Earlier this year, we started a new blog series to share some stories of advocates in our toxics and environmental health campaigns. We’ feature their bios, including what they do, how they got involved, and why this work so important to them. We hope this will help show a personal side to the many faces representing the coalition. If you’re interested in sharing your story, please contact us at firstname.lastname@example.org.
Today’s story comes from Mimi Pomerleau, who became involved with the Alliance for a Healthy Tomorrow almost two years ago.
Here’s what Mimi had to say:
I work as an OB nurse and knew a little about the problems associated with environmental exposure to chemicals as I had attended a conference on the effects of phthalates in medical products but quite frankly it seemed to be too much information to sort through and fully understand so it was easier to ignore this issue. It wasn’t until I attended the Theresa Heinz Women and the Environment Program in Boston that I got involved and made an effort to learn more to inform and advocate for the patients I care for. At this program, during a panel discussion on BPA, a local newscaster made a comment wondering why her nurse or doctor did not tell or warn her about BPA when she was pregnant and delivered her baby last year. I sat in the audience and wanted to sink under the table-she was talking about me! It was my professional responsibility yet I did not know enough about the issue to discuss it with my patients. I was determined to learn more.
I realized that as an OB nurse, it is my personal and professional responsibility, particularly for vulnerable populations such as newborns, so I started getting involved and doing some research. I went online to learn about BPA and chemical exposures. I learned about the Alliance for a Healthy Tomorrow. I signed up for some of AHT’s programs and I attended their mock debate on BPA about a year and a half ago. I looked online to find information, contacted the Environmental Working Group, and then got involved with monthly conference calls with a Nurses Working Group.
Then through my contact with AHT, I volunteered for a biomonitoring project of healthcare professionals with the Physicians for Social Responsibility. My blood and urine were tested for the presence of common chemicals including phthalates, triclosan, and BPA. I certainly did have these chemicals in my body! My levels were fairly low, and at first I was falsely reassured but then realized that there is no need for these chemicals to be in my body in the first place. If I and the other 20 participants in the biomonitoring study had these chemicals in our bodies then they most likely are in all of us. Many of these chemicals are cause for concern in adults but studies have demonstrated greater risks for fetal and child development. Hence my patients are at greatest risk from exposure to environmental toxins.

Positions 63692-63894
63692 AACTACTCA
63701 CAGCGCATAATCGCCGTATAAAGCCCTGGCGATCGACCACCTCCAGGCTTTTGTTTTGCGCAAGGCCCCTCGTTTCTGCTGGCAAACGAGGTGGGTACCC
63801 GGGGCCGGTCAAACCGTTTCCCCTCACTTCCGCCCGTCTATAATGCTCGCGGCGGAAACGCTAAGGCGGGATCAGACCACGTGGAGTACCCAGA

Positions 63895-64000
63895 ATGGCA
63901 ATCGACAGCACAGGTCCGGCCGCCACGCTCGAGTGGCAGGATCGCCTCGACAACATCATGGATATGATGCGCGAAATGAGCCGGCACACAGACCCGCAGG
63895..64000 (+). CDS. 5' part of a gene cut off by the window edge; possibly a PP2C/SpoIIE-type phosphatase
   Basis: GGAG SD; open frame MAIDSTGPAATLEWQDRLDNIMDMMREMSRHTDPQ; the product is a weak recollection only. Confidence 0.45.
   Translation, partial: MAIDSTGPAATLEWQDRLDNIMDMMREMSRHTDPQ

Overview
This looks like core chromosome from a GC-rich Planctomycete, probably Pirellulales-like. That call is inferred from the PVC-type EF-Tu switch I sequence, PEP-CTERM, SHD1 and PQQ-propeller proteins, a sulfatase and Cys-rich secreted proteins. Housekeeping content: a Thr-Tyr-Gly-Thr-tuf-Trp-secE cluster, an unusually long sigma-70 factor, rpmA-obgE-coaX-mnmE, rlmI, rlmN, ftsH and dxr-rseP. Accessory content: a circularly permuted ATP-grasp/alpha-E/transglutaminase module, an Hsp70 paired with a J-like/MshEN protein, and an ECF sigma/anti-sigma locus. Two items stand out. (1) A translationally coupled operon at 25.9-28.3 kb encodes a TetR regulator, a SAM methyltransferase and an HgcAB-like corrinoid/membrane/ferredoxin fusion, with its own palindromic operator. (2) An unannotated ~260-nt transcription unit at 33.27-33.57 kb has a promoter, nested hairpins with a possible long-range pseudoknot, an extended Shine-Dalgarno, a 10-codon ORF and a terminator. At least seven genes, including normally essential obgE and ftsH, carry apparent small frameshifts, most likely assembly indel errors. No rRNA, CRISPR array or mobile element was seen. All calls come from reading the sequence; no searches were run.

We decided that we needed to get the word out, and it’s difficult because there are so many sources of information that sometimes conflict with one another. The Massachusetts Section of the Association of Women’s Health Obstetric and Neonatal Nurses (AWHONN) and AHT partnered to develop an educational program. We presented this program in three locations across the state and we’re planning another one in April.
As a nurse educator I’ve also made sure that this information about exposures is included in the curriculum for nursing students. We try to educate about how best to avoid exposures for our patients and ourselves, but then we also recognize the need for safer laws to protect us. This is where we need to be advocates for ourselves and our patients because it is our professional responsibility, particularly for those of us who care for the most vulnerable populations. We must be aware and we must educate others so that we can make a difference.